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Ways Of Holding The Chin Up

To break millennia-old oppression, violence is a useful tool, says Awad. His life’s fight for Dalit rights is a fight to install equality in their minds.

Ways Of Holding The Chin Up
Ways Of Holding The Chin Up
outlookindia.com
2019-03-29T11:19:33+0530
Strike A Blow To Change The World
By Eknath Awad
Speaking Tiger | Pages: 282 | Rs. 399

Autobiographies, as a literary genre, have never rece­ived the sort of academic and critical attention that they merit. From the 4th century, from profoundly introspective autobiographies like Augustine’s Confessions, up to the contemporary, pro­pagandistic memoirs of present political leadership, they have given us exemplars, real-life heroes and heroines, archetypes to admire and imitate.

Novelist Jerry Pinto has been on a tear translating, among other genres, Dalit autobiographies from Marathi into English. Having translated Daya Pawar’s masterpiece Baluta in 2015, Pinto has presented us with a translation of Eknath Awad’s powerful and inspirational Str­ike a Blow to Change the World (2018).

Despite Gandhi’s claim in The Story of My Experi­ments with Truth (1927), India actually has had a long history of autobiographical writing, dating at least as far back as Baburnama. The genre of Dalit autobiography could be said to have begun with Ambedkar’s unfinished Wai­ting for a Visa (circa 1937). But in spite of so much diversity—social, religious, ideological—within Indian autobiography, there seems to have been one consistent idea. That is, the disavowal of violence. Even where the authors may have reso­rted to violence in their earlier years, they eventually come to reject the strategy in favour of non-violence.

Not so, however, in Awad’s Strike a Blow. Not from the very start, with the title its­elf; not throughout the eventful narrative, or at its end. It is this deeply challenging aspect that raises it to the level of an utte­rly indispensable autobiography. We could place it among classics like The Autobiography of Malcolm X (1965), which forced us to question the viability of the then dominant ideology of Martin Luther King’s non-violence during the blood-soaked civil rights movement.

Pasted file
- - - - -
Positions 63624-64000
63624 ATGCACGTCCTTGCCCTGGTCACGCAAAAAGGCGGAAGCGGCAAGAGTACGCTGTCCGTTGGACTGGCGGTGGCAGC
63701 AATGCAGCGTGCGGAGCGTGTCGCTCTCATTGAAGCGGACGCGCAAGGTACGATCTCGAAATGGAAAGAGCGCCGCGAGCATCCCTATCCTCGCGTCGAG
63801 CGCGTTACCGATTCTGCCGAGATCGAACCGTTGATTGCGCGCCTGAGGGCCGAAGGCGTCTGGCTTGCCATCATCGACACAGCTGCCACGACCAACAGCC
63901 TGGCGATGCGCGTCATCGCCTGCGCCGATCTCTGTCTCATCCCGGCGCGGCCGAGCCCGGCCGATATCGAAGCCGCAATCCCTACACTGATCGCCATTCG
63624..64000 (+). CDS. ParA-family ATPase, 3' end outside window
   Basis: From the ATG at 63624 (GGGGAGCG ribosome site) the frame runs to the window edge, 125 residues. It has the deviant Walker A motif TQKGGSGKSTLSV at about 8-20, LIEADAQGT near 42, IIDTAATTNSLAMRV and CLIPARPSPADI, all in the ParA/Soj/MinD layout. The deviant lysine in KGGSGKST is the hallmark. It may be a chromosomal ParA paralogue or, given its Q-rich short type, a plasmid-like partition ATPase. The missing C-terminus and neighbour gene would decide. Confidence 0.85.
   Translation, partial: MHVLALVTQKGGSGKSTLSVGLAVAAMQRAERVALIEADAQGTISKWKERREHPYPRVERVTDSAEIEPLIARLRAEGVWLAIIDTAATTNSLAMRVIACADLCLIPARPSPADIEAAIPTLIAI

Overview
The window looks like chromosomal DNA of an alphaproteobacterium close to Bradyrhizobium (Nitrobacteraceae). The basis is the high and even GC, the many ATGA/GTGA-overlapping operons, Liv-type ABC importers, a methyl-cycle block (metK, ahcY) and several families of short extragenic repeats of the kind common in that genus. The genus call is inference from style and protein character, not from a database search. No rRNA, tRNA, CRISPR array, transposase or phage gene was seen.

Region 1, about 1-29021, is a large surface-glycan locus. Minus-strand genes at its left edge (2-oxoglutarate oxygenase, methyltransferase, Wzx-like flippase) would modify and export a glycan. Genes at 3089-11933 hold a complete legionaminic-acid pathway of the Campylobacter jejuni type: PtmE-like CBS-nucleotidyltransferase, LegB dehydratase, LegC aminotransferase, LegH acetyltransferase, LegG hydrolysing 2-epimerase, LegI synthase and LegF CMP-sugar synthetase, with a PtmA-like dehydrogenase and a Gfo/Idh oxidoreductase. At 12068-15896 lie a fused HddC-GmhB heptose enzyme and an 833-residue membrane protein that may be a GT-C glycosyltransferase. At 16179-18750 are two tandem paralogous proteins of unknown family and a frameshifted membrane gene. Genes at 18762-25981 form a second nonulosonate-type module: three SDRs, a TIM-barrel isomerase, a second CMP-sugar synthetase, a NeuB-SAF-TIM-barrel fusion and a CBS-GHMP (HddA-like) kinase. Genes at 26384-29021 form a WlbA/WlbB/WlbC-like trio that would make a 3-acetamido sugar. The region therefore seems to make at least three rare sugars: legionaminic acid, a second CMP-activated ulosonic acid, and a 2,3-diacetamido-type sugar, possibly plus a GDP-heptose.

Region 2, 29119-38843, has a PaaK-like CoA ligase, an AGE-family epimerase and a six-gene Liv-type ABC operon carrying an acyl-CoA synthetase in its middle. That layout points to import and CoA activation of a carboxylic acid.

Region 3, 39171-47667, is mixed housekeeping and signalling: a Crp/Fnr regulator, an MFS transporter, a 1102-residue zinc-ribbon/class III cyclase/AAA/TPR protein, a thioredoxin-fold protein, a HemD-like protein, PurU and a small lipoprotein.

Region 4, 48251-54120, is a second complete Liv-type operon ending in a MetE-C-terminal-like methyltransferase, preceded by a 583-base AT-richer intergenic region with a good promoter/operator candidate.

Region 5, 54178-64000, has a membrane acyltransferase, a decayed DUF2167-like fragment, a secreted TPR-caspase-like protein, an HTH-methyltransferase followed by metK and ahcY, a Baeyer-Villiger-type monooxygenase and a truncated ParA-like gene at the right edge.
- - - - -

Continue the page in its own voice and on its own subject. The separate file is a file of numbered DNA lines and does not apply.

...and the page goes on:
Like the works of Fanon and Malcolm X, Awad’s autobiography functions as a guide for achieving self-respect. In this way, it takes on a remarkably universal character.

Although Awad did not know it, Frantz Fanon’s The Wretched of the Earth (1961), on the necessity of violence for decolonisation, seems to resonate well with Ekn­ath Awad’s own life. According to Fanon, violence righteously exercised by the opp­ressed has an emancipatory, cathartic power that allows a colonised (read, caste-oppressed) subject to physically and psychologically liberate herself. It allows her to recreate herself with a new, positive identity grounded in equality, ultimately laying the ground for self-res­pect. And self-respect is a foremost concern articulated throughout Awad’s own struggle. That he, like Malcolm X or Frantz Fanon before him, links achieving self-respect to righteous violence is a truly challenging motif of the book.

The work is riddled with episodes of sacrifices towards the goal of self-respect. For example: “When the Dalit begins to discover selfhood and self-res­pect, she begins to speak out. When she speaks out, there’s always a backlash and atrocities happen…. For four wounds inflicted, only one may be returned, but even this change is very significant.” Or again: “At every festival or village event, the Mangs would play the haalki and sanai…. The Mangs were not paid for their Mangbaajaa…. And so, the bonfire of [a] village’s musical instruments was set alight. When those beautiful shehnais were burning, I felt bad but it was the self-respect that I could see generated in the Mangs through these flames that was of prime importance.”

In a certain sense, Awad’s book functions as a guide for achieving self-respect, taking on a universal character. The term itself appears dozens of times, and always within the most poignant of events. For example, in passages des­cribing families suffering from hunger but refusing to eat carrion, in numerous descriptions of the coerced shaving of the heads of institutionalised religious Mang beggars (the potraj), and whenever the question of education arises.

Indeed, Awad even saw his long years of development work and social activism as geared ultimately toward helping Dalits to attain this immaterial virtue: “It is not possible to solve the problem of untouchability by providing the Dalit with food and building a few cement houses for them. It is much more important to awaken their sense of self-respect.”

Within Dalit intellectual circles, there is a legitimate apprehension regarding Dalit autobiographies—their alleged representation of Dalits as victims lac­king agency, the commodification of suffering, their consumption by a ‘high-caste’ audience, and so forth. At the same time, when viewed from the vantage point of art and creative expression, works such as Awad’s (or Daya Pawar’s) scarcely seem to wear their particularity or locality as a defect. On the contrary, taking autobiography as a universal literary form, rare achievements like Strike a Blow to Change the World are masterworks of the genre.


(Rathore is author of A Philosophy of Autobiography: Body & Text)

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